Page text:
AESWardell : Do female sharks stop eating before having pups.
Dr. Gruber: Females and pups? That is a theory, but in my experience
I can catch a full term pregnant female on a bait--suggesting they do not
stop feeding until they are ready to deliver.
Dr. Gruber : Later on--24 hours later they might come back and eat those
AESWardell : How fast do shark swim?
Dr. Gruber : Speed....Not known at max. No one knows for sure even for
Dr. Gruber : Sleeping....Seems to me that animals with large brains relative
to body size require activity to cease for a while because the brain is
so active that it depletes brain chemicals, neurotransmitters. Sharks do
have relatively large brains (proportionate to their body size), but evidence
re never stop moving (not true--another myth). Deep sea sharks must move
because they sink otherwise--negatively buoyant.
AEGTucker : A builtin spinal program puts shark on autopilot and Dr.
Gruber has seen decerebrate sharks swim in perfectly normal fashion--suggesting
that they can swim while "asleep". Reef sharks rest on the bottom
and are there longer than they swim. Lemon sharks spend about 25% of their
time on the bottom, without forward progress--uses tracking devices on sharks
to determine this.
AEDBronner : How does this apply to the story that sharks need to swim
to keep water moving through the gills? [ see teacher chat ].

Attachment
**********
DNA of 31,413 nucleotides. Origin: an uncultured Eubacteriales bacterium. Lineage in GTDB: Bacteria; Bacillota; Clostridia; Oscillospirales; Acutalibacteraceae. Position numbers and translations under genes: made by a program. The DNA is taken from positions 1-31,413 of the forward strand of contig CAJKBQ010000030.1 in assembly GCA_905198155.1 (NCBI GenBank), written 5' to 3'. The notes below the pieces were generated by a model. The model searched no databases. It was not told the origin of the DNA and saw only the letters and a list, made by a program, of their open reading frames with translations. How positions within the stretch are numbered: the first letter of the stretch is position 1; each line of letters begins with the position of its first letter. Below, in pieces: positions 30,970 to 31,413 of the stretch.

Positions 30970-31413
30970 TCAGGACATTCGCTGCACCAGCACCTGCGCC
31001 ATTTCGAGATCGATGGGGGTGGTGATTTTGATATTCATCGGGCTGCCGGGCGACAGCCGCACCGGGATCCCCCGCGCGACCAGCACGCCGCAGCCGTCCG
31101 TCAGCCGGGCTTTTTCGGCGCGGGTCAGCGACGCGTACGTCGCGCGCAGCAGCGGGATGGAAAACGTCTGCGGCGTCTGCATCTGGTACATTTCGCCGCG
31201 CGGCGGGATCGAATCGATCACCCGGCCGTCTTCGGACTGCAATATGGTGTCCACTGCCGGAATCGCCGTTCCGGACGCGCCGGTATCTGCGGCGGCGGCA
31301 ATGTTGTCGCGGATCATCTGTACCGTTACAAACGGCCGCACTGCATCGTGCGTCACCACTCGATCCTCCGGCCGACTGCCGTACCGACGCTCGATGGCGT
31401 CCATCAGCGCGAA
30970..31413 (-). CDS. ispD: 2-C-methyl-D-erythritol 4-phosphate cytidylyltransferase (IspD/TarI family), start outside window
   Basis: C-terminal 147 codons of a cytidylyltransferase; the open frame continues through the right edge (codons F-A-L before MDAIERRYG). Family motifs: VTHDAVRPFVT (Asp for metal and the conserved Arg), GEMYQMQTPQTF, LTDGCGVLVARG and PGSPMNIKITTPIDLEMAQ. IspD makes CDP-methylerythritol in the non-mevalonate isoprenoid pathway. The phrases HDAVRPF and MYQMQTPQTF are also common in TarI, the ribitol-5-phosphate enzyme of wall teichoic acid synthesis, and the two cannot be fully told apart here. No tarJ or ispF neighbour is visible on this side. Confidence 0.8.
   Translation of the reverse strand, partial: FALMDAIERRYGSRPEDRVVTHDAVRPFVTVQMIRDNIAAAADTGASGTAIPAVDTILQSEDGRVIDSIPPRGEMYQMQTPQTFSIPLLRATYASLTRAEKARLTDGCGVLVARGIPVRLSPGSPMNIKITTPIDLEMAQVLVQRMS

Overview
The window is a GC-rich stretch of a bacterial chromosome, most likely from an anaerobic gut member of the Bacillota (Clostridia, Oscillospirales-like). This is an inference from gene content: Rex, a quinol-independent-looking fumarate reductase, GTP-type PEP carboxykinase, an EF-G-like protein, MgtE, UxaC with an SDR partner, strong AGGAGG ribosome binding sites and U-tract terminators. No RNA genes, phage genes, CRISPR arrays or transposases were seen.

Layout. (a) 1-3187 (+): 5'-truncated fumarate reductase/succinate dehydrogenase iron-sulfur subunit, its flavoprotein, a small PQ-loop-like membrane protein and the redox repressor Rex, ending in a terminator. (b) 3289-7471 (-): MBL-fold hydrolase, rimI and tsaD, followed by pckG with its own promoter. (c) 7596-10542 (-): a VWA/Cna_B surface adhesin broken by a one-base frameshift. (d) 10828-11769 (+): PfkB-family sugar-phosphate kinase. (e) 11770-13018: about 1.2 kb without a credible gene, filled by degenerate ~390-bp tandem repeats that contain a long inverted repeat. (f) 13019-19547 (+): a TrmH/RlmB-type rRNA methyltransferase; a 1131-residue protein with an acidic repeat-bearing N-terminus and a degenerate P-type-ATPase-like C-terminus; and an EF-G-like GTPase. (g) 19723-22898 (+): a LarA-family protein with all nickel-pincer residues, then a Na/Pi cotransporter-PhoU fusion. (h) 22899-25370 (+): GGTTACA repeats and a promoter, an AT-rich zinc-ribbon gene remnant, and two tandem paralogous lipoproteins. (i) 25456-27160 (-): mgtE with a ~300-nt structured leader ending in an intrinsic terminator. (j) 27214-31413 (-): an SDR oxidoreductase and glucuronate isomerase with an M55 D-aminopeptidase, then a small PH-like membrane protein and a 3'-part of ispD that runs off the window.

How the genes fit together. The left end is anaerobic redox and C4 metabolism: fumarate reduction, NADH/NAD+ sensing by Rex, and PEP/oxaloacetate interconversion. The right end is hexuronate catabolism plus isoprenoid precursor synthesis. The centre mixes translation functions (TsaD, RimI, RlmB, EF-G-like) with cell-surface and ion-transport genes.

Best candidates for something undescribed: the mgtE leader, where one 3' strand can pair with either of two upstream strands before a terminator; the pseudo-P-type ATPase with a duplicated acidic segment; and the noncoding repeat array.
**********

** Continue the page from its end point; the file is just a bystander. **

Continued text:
AEFCarter : How many miles do sharks travel a day, or in a week? [ see
teacher chat ].
AEDBronner : The hammerhead shark has amazing adaptations as does the
stingray. What other unusual adaptations are there in elasmobranchs?
Dr. Gruber : We need to get away from anthropomorphosing these animals
to really understand them.
Dr. Gruber : Morphology versus special senses, digestion, etc.
AEFCarter : Is it true that they have microscopic "teeth" on
their skin for protection? (See Teacher Chat)
AEDBronner : How large is the largest recorded shark? [ See Teacher Chat].
Dr. Gruber : Size Variations: Sharks--whale sharks--versus 8 inch dwarf
shark gives tremendous range of size in sharks. Shape: regular shape is
"fusiform"; thresher shark has a tail as long as its body and
uses the tail as a feeding device; 3-4 sharks will surround the school of
fish and whack it with their tail. This also makes them get caught in nets.
3 different species. Other sharks such as Zebra shark have tails as long
as their bodies. Deep sea sharks may have "lights"--photophores
with luciferin and luciferase in these specialized surface organs--Green
lantern shark. Big Eye Thresher--largest eye relative to body size for any
vertebrate. 100 pound big shark has eye larger than a softball.
AEDBronner : Do any other sharks exhibit any social behaviors?
Dr. Gruber : Mating in sharks. Almost nothing is known about mating.
Vertebrates other than these are more understood. About four species have
been observed mating.
Dr. Gruber : The most characteristic thing about sharks that we see in
shark fossils and in contemporary sharks is that on the male there is an
extra organ--the clasper--which is the most characteristic shark structure.
All of the cartilaginous fishes have internal fertilization. Aristotle thought